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The Washington Fish & Wildlife Commission Adopts New Sportfishing Regulations

Commission adopts new sportfishing regulations



OLYMPIA - The Washington Fish and Wildlife Commission on Friday adopted nearly 50 new sportfishing rules, including a requirement that anglers release all wild steelhead they catch on several streams on the Olympic Peninsula.

The commission, a citizen panel appointed by the governor to set policy for the Washington Department of Fish and Wildlife (WDFW), approved the sportfishing rule changes during its public meeting Dec. 11-12 in Port Townsend.

The rule changes modify fishing seasons, daily catch limits and other regulations for freshwater areas of Puget Sound and the Washington coast.

One new rule prohibits the retention of wild steelhead on the Quillayute, Dickey, Bogachiel, Calawah, Sol Duc, Hoh, Clearwater and Quinault rivers – the only rivers in Washington where anglers are currently allowed to catch and keep a wild steelhead. The rule also prohibits the retention of wild rainbow trout on those eight rivers and their tributaries.

The change, designed to provide further protections for Olympic Peninsula steelhead, takes effect July 1, 2016. The other rules adopted by the commission also take effect that day.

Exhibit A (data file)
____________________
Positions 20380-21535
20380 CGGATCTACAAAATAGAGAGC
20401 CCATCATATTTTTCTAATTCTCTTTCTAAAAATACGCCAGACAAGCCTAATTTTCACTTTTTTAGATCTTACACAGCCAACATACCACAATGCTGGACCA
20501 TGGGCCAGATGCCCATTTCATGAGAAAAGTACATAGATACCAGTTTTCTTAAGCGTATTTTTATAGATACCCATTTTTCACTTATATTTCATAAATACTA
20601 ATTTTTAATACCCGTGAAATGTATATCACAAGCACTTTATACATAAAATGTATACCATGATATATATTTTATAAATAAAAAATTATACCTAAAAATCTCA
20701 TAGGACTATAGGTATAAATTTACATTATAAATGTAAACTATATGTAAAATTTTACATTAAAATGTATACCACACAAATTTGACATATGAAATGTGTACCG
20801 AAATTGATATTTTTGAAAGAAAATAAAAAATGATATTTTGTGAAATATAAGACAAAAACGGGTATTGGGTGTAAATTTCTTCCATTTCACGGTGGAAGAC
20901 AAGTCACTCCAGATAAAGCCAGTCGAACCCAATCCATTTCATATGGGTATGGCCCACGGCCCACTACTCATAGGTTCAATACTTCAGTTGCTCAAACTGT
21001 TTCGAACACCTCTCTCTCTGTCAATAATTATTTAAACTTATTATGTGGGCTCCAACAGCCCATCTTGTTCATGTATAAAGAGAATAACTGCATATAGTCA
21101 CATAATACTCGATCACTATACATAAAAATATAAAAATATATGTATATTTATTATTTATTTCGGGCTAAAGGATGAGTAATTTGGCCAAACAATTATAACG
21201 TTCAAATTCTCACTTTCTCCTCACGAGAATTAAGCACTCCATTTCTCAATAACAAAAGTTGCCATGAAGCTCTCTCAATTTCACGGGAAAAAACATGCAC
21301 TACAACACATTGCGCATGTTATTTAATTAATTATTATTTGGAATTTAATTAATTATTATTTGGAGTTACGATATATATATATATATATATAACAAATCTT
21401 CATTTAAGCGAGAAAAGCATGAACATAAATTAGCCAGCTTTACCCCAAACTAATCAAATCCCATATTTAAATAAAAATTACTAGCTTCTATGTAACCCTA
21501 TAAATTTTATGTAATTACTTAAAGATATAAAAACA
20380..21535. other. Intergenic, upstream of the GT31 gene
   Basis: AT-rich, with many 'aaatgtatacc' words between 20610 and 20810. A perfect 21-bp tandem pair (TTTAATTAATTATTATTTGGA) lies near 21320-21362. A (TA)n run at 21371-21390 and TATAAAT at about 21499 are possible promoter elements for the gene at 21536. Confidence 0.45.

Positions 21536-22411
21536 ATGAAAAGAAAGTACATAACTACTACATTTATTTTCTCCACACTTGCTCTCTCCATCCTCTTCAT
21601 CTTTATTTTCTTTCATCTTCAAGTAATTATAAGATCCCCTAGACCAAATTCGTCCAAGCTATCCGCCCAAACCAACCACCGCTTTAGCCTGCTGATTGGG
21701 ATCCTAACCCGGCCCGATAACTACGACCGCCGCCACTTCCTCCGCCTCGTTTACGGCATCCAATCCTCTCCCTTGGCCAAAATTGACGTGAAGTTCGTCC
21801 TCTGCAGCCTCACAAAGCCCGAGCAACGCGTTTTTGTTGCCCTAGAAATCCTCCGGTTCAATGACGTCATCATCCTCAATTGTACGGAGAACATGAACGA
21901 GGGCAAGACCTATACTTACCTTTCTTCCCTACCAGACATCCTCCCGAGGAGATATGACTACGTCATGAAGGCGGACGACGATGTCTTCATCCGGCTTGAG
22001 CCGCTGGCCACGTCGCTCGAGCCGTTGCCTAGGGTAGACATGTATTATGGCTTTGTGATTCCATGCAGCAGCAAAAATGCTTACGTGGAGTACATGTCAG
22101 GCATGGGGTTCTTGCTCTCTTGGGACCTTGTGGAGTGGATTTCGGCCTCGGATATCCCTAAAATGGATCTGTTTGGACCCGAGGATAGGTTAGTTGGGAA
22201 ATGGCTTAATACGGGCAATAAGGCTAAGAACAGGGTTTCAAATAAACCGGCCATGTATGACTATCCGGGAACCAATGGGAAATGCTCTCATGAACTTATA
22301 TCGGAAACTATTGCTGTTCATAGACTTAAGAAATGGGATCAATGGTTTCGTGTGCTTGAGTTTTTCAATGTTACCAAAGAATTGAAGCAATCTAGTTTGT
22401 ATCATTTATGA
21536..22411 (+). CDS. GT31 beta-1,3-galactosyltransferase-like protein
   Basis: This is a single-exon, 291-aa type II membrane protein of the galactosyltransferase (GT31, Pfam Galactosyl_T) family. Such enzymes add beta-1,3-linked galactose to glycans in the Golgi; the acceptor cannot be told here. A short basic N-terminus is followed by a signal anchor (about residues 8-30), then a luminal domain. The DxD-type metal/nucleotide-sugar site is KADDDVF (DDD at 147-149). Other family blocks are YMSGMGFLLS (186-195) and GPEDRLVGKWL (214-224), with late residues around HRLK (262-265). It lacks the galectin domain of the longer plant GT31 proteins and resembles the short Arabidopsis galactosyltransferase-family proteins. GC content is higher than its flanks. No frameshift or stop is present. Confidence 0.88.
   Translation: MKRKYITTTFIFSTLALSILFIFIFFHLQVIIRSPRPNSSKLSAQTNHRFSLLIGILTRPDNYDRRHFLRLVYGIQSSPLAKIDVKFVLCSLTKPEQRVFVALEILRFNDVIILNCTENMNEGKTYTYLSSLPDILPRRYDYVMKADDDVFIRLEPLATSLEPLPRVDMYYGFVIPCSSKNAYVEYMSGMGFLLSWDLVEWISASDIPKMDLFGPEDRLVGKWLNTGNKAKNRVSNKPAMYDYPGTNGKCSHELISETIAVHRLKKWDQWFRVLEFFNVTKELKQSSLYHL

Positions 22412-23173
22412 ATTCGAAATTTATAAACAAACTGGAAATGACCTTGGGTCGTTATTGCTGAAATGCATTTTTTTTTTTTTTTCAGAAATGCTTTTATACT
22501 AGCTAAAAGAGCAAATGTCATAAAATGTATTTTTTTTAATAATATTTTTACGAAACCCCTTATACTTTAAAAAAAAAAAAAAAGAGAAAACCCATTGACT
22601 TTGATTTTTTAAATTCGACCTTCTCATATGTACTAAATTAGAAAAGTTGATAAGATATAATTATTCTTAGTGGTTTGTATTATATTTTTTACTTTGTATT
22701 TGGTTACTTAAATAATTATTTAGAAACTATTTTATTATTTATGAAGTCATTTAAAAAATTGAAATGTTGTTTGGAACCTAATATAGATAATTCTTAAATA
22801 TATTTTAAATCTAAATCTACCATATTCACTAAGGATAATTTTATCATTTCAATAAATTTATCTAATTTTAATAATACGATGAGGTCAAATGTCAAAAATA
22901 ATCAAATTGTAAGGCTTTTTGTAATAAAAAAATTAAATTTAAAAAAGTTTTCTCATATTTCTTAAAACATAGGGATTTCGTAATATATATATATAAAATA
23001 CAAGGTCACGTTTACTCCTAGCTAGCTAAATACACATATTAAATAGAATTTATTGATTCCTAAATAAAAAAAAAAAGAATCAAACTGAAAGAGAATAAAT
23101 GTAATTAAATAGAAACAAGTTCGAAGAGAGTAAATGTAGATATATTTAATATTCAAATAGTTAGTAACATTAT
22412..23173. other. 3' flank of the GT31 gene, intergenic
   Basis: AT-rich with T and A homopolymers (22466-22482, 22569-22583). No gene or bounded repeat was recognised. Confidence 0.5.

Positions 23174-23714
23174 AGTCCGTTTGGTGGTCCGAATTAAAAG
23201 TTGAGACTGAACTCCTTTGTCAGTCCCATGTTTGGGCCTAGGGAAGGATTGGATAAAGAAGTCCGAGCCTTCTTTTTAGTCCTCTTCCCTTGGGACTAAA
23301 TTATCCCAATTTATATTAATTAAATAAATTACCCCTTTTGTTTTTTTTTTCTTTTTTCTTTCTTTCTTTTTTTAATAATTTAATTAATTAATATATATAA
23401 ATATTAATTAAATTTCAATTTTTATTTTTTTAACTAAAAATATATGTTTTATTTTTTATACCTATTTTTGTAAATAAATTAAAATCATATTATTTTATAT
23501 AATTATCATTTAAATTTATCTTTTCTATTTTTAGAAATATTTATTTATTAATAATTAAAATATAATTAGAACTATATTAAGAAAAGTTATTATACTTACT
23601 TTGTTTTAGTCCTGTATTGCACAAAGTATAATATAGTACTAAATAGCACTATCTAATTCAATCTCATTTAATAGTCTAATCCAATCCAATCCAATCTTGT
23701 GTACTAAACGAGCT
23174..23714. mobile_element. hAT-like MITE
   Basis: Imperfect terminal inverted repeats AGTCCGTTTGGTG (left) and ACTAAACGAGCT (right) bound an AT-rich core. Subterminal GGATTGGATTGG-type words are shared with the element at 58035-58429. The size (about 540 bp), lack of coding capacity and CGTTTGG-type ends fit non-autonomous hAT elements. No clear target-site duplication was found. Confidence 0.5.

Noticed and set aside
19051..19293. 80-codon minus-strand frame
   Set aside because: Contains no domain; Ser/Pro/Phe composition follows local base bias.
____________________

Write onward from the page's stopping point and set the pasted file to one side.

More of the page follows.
Other sportfishing rule changes include:

  • Eliminating size restrictions and daily limits for eastern brook trout in most western Washington streams and crappie in several western Washington lakes.
  • Removing rules limiting anglers to keeping only two trout that are larger than 14 inches in several western Washington lowland lakes. WDFW is stocking these lakes with larger trout, making the requirement unnecessary.
  • Providing trout-fishing opportunities in sections of several streams currently closed to fishing.

The commission did not, however, adopt a proposal to close a portion of the North Fork Nooksack River near the Kendall Creek Hatchery. Commissioners asked fishery managers to evaluate other potential options to clarify fishing boundaries at the mouth of Kendall Creek, which meanders at different times of the year.

The commission also did not include Summit Lake (Thurston County) in a list of lakes that will be open for fishing year-round. Instead, the commission maintained the current season at the lake, where anglers can fish from the fourth Saturday in April through Oct. 31.

Summaries of the changes will be available on WDFW's website at by late January.

In other business, the commission discussed this year’s harmful algal bloom off the West Coast; conservation of Puget Sound rockfish; the status of a proposed boat launch at Point No Point in Kitsap County; and recent meetings of the department’s Wolf Advisory Group.

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